The survey will involve more than 10,000 workers and carry important implications for employers, including the potential implementation of "right to know" regulations.
As part of its ongoing Misclassification Initiative, on January 11, the U.S. Department of Labor (DOL) proposed commissioning a nearly $1.9 million survey intended to explore the extent and nature of independent contractor misclassification. The proposed survey would involve interviews of more than 10,000 workers from various industries over the course of the next two years. It is expected that the results of the survey will inform the DOL's enforcement efforts and lead to new rulemaking, including the proposed rule that would require employers to provide notice to workers regarding their status as employees or independent contractors, the basis for those classifications, and a description of how their pay is computed. Comments on the proposed survey are due to the DOL by March 12, 2013.
Scope and Purpose of the Proposed Survey
The DOL intends to engage a survey contractor to select from across the country a "nationally representative sample" of 10,060 workers and 100 executives working in diverse industries. It is not clear how the "representative sample" will be determined. The contractor will design survey questions and conduct in-depth interviews of workers, employers, and employer groups to explore the knowledge, attitudes, and practices relating to the classification of workers as employees or independent contractors. The stated purpose of these interviews is to gauge workers' awareness of basic employment laws, their current job classifications, the rights and benefits associated with their job status, and the consequences of being misclassified as an independent contractor—including the absence of legal wage entitlements and programs like unemployment insurance and workers' compensation for contractors.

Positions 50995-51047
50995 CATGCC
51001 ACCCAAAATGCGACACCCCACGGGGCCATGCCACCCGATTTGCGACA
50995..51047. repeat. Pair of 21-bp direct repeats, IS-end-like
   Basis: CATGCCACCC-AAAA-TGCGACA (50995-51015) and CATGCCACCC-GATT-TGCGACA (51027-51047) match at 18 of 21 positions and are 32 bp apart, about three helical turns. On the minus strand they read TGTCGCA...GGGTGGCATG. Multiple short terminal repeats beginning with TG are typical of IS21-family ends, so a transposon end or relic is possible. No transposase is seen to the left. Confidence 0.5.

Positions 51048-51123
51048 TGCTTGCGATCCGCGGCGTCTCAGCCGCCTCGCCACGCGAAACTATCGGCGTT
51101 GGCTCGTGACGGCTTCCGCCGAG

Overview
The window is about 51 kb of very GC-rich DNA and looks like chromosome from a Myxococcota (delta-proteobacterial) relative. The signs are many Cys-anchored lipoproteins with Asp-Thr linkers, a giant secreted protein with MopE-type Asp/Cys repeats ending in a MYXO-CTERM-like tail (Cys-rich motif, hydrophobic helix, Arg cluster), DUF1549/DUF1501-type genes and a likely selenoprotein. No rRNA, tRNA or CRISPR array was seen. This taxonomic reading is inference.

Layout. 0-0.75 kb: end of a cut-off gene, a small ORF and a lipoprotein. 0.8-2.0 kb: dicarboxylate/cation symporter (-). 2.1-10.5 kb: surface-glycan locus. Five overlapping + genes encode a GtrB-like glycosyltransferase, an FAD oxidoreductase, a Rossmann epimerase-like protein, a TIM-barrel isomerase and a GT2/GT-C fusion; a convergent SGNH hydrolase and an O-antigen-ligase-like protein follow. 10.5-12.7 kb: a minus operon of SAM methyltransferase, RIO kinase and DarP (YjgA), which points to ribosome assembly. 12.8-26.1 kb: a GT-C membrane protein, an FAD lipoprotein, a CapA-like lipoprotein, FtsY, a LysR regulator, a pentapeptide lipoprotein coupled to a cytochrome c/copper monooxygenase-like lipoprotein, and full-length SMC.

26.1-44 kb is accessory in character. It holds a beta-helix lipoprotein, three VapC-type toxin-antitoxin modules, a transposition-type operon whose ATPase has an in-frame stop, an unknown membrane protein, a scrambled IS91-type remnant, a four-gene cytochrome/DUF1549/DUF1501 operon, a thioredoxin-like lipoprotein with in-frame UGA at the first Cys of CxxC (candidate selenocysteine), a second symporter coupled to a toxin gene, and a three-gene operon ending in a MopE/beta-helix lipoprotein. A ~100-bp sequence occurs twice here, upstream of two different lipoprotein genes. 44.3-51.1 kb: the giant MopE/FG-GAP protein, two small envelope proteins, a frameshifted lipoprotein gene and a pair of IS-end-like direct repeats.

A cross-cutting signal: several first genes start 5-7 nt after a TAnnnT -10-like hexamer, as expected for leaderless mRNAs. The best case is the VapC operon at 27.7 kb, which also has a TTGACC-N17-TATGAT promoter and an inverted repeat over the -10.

The DOL's latest worker misclassification survey proposal mirrors, in several respects, its ongoing nationwide study focused on the prevalence of independent contractor and exempt-status worker misclassifications. That two-year study has involved the collection of data concerning worker exempt-status classifications as well as independent contractor classifications. The final report from that survey is due in September 2013.
As with its prior study, in this latest proposal, the DOL highlights statistics suggesting that independent contractor misclassifications result in the loss of billions of dollars of revenue for federal and state governments. The DOL further notes that federal labor laws do not presently require employers to inform workers of their employment status (whether the worker is an employee or a contractor), the basis for their status determinations, or pay (including hours worked, pay rates, and wages paid). As a result, according to the DOL, "workers may not be prepared for the consequences of misclassification."
Implications for Employers
The DOL's statements in the survey proposal suggest that the survey may be the next step toward a federal requirement that employers provide notice to all workers on their classification and the reason for the classification—the so-called "right to know" regulations that were discussed in the DOL's 2010 regulatory agenda. Such regulations would have far-reaching implications for employers nationwide and could trigger many more misclassification lawsuits.
If the survey goes forward as proposed, employers should expect to receive inquiries from workers who are contacted as part of the survey and should be prepared to address questions pertaining to classification issues. Employers should consider taking steps now to potentially address workers who may be misclassified as independent contractors and prepare talking points for managers and others who interact with the workers to respond to questions. Employers should also expect that the process and results of the survey will engender additional independent contractor misclassification litigation and a spike in enforcement actions, including in industries that have not previously been the focus of DOL scrutiny on these issues. Employers that have not recently audited their independent contractor classifications, agreements, and practices for communications with contractors should consider doing so immediately.Copyright © 2014 by Morgan, Lewis & Bockius LLP. All Rights Reserved.